Title: Power Series

Series: Complex Analysis

YouTubeTitle: Complex Analysis  Part 9  Power Series

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Timestamps
00:00 Intro 00:57 Why are power series important? Example of exp(z) 02:05 General definition 04:03 Example. Geometric series + conditions for convergence 09:06 CauchyHadamard theorem 
Subtitle in English
1 00:00:00,743 –> 00:00:04,213 Hello and welcome back to complex analysis.
2 00:00:04,914 –> 00:00:11,503 and first many, many thanks to all the nice people that support this channel on Steady, via Paypal or by other means.
3 00:00:12,214 –> 00:00:17,441 Please don’t forget, as a supporter you get a PDF version and a quiz for this video.
4 00:00:18,300 –> 00:00:21,671 Now, todays part 9 will be about power series.
5 00:00:22,471 –> 00:00:26,872 Indeed, this is a very important topic in a complex analysis course.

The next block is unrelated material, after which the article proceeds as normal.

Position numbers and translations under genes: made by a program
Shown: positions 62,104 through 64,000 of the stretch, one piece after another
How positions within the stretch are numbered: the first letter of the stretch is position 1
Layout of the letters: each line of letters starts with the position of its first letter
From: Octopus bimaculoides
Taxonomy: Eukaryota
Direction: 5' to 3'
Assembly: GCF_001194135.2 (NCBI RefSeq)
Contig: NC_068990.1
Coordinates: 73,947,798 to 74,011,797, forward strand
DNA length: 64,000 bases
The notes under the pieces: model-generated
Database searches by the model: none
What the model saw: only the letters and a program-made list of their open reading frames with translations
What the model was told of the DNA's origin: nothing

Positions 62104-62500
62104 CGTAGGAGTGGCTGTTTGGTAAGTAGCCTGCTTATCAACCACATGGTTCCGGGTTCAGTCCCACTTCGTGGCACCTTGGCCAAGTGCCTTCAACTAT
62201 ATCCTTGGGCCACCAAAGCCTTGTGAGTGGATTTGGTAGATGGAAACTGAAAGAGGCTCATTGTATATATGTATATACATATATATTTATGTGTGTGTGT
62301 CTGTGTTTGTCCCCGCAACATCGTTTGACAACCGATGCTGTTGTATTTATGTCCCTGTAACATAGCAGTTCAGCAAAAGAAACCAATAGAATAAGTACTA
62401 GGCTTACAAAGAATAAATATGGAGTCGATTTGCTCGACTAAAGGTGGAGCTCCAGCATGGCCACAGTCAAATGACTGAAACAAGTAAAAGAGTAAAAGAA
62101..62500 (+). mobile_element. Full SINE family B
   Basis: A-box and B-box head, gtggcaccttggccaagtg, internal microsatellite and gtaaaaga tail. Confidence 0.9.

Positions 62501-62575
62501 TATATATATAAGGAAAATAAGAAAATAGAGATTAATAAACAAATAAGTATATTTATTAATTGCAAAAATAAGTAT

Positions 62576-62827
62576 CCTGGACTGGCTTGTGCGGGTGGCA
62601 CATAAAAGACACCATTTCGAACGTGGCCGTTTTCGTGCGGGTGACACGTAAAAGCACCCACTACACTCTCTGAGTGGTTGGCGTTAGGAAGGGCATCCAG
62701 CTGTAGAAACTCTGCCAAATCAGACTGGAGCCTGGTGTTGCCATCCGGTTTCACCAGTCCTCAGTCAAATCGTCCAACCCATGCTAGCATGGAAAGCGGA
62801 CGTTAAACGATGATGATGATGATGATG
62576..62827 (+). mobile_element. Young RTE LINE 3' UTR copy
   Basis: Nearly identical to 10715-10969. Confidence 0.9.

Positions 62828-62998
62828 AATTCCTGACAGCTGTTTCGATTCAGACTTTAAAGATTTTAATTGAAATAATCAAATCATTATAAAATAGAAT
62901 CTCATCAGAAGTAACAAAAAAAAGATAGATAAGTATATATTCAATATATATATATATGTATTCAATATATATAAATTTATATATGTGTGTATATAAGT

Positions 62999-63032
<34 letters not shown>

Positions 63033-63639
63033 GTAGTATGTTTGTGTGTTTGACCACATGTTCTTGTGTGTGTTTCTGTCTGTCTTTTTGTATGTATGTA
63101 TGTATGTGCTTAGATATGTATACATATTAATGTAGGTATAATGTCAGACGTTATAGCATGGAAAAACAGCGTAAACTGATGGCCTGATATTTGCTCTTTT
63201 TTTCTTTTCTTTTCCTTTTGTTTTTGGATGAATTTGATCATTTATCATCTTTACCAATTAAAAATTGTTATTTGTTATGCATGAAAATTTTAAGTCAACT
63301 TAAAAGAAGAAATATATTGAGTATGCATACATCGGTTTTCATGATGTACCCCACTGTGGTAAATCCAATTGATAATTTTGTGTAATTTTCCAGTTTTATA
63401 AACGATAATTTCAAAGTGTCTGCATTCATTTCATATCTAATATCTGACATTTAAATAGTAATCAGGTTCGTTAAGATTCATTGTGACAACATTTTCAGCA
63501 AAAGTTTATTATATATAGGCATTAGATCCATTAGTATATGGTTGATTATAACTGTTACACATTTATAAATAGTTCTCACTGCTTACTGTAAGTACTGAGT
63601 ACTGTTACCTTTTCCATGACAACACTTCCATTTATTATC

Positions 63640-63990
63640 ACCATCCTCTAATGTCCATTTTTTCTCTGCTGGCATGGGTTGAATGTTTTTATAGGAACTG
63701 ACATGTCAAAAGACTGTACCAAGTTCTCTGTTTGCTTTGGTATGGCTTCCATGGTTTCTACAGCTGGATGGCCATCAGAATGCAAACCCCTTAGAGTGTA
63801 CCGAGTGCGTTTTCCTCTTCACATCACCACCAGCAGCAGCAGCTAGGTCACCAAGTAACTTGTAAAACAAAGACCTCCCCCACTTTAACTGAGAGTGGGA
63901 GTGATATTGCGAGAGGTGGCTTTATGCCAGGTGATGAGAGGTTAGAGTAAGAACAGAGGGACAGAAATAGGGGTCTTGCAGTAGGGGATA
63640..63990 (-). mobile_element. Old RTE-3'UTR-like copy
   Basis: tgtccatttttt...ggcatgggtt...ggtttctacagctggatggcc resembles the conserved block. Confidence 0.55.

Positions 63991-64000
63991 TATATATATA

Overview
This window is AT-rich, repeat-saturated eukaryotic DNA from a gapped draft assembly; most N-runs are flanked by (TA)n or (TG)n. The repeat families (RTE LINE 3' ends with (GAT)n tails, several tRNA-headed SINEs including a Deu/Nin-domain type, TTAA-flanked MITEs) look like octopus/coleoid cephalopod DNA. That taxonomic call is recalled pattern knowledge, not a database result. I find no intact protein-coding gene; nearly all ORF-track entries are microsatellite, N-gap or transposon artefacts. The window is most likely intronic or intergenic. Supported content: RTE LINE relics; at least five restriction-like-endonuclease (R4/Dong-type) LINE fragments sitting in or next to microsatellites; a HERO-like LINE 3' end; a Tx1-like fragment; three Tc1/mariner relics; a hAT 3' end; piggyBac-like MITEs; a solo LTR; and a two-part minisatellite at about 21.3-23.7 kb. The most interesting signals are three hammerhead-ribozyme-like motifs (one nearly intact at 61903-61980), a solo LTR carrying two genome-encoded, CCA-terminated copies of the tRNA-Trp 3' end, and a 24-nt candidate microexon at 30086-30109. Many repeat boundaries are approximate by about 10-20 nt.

6 00:00:27,586 –> 00:00:33,385 In the case you have watched my real analysis course, you already know a lot about power series.
7 00:00:34,543 –> 00:00:41,147 Now it turns out, for this concept in the complex numbers, we can do exactly the same as in the real numbers.
8 00:00:41,771 –> 00:00:48,785 Moreover by working with complex numbers we will find the true nature of the behavior of some power series.
9 00:00:49,829 –> 00:00:55,419 Hence you need to work in the complex realm to understand power series completely.
10 00:00:55,871 –> 00:01:00,172 and why this is important, I can immediately show you with an example.
11 00:01:00,700 –> 00:01:05,916 Namely one of the most important functions is given by a power series.
12 00:01:07,043 –> 00:01:11,196 This is the exponential function denoted by exp(z).
13 00:01:11,743 –> 00:01:16,634 and now you know the value of the function is defined by an infinite sum.
14 00:01:16,834 –> 00:01:21,188 There we have z^k divided by k!.
15 00:01:22,286 –> 00:01:25,832 Now, this definition you should know for real numbers,